NVIDIA Omniverse: the useful metaverse

Omniverse is not a toy; it enables digital twins of the real world as it exists or as it will become.

A few weeks ago, I read an article on another media platform that asserted the need for the metaverse to embrace users beyond the creative teams of game developers and entertainment studios. Specifically, teams of designers, engineers, marketers and manufacturing specialists can collaborate throughout the design and implementation process in a virtual 3D world. Unfortunately, the author has focused on the lack of a strategy to do this at Apple and Meta, instead pointing to NVIDIA as the poster child that is already doing just that. While other metaverse implementations can be fun, NVIDIA Omniverse digital twins create comprehensive, photorealistic design platforms for professional teams to enable better designs with fewer costly errors in less time.

Unlike Apple and Meta, NVIDIA Omniverse connects the virtual and physical worlds

While artistic talents can use a metaverse to create and host a 3D communication and interaction platform (i.e. a game), the environment envisioned by these companies does not extend to the real world. They are not filled with objects based on high resolution volumetric design and material specifications. They are rendered, but not simulated. They are not real.

These platforms are designed to inform, entertain and socialize its users to maximize the time they spend in the virtual world. More time translates into more revenue from advertising and services for the game platform or provider. But you can’t hand over a virtual dragon to the biology department and say, “Okay, done. Go build one. With Omniverse, you can; ok, maybe not a dragon, but an airplane engine? A working model for a heart to use to guide a catheter and stent? Sure.

I heard an interesting comment at the GTC from Rev Lebaredian, Head of NVIDIA Omniverse, that the initial market for Omniverse should be the content creation community; creators of games, animation, etc. But it turns out that companies like Amazon, AT&T, BMW, Ericsson, Foxconn, GM, Kroger, Lowe’s, Mattel, Pepsico, Siemens, Sony, Universal Robots and Valeo use Omniverse to model reality (as digital twins) in the metaverse to improve operations and designs. “It’s happening a lot faster than I thought it would,” says Lebaredian. “Companies that have figured this out will have superpowers and leapfrog the rest of the field.”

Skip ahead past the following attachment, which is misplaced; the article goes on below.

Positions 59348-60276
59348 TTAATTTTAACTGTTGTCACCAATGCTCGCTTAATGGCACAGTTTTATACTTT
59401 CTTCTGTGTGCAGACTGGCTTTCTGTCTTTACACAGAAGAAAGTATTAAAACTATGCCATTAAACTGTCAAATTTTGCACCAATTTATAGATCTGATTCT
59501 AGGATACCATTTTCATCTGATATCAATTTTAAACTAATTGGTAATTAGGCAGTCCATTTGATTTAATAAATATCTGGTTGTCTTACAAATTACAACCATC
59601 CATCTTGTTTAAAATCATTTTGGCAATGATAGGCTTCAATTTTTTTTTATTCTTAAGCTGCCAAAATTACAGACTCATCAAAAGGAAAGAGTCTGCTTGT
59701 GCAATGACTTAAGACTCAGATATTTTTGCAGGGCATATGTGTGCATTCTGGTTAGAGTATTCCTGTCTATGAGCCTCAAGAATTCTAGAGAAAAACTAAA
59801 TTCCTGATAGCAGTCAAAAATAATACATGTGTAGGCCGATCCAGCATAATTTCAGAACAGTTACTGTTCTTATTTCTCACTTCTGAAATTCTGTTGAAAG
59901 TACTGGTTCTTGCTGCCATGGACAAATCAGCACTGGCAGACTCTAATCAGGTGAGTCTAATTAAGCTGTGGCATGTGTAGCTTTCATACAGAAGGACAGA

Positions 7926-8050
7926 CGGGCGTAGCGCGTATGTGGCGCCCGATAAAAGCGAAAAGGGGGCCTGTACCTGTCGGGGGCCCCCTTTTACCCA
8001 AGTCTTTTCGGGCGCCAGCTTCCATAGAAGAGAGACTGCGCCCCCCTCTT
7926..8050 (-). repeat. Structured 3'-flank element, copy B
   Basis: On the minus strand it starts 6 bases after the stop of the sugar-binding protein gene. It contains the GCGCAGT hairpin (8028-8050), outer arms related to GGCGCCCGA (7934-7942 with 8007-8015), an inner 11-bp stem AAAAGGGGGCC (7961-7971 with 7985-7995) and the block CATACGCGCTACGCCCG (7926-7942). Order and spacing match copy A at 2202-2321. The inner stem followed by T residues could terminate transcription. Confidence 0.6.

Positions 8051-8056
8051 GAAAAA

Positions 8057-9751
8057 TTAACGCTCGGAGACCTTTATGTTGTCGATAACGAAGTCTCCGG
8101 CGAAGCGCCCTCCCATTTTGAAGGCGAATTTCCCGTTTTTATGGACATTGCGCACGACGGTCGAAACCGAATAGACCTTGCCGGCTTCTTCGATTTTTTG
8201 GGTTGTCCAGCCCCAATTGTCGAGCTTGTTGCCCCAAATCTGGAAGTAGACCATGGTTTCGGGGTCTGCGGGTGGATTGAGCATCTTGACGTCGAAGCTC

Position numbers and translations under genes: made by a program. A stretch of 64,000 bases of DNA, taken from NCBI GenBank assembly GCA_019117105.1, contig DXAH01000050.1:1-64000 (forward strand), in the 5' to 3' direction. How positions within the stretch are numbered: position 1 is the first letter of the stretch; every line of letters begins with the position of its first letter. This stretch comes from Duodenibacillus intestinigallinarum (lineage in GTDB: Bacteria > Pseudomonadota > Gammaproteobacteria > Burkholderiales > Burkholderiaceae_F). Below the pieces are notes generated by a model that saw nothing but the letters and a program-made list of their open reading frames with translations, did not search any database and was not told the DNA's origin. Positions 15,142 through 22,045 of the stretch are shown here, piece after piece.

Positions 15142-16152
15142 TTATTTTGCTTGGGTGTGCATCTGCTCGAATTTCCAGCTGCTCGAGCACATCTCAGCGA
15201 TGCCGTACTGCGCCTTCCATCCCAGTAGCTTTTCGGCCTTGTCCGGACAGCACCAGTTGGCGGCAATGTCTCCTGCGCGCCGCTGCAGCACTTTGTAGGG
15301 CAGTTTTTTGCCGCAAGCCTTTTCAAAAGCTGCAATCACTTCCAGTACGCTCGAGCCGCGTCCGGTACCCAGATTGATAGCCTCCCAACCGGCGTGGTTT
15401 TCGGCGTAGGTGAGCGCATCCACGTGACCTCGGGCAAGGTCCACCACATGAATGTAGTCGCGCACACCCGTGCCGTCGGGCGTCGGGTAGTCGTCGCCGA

Technology is finally reaching a critical mass of users, connections, and applications where people around the world are doing real work in an unreal world. While the creative sector provided the initial impetus for virtual worlds using animation, manufacturers are reaping enormous benefits from the engineering simulation available on NVIDIA Omniverse. As shown in the video above, BMW uses Omniverse to imagine and analyze factories before they are built.


The Metaverse is not just a game. In fact, Meta has stated that the future will require 500 times the computing capacity of today. Some estimate that the infrastructure needed for the metaverse will be around $13-16 billion by the end of this decade. NVIDIA plans to own the part of this infrastructure where reality and virtuality intersect.

With Omniverse, being able to evaluate different possible futures not only becomes possible, it will become commonplace.

Disclosures: This article expresses the opinions of the authors and should not be taken as advice on buying or investing in the companies mentioned. Cambrian AI Research is fortunate to have many, if not most, semiconductor companies as customers, including Blaize, Cerebras, D-Matrix, Esperanto, FuriosaAI, Graphcore, GML, IBM, Intel, Mythic, NVIDIA, Qualcomm Technologies , Si-Five, SiMa.ai, Synopsys and Tenstorrent. We have no investment position in any of the companies mentioned in this article and do not plan to initiate any in the near future. For more information, please visit our website at https://cambrian-AI.com.

About William Moorhead

Check Also

EDITORIAL: Vance faces the changes ahead | Opinion

Air Force pilot training has changed significantly over the years. These changes are accelerating, a …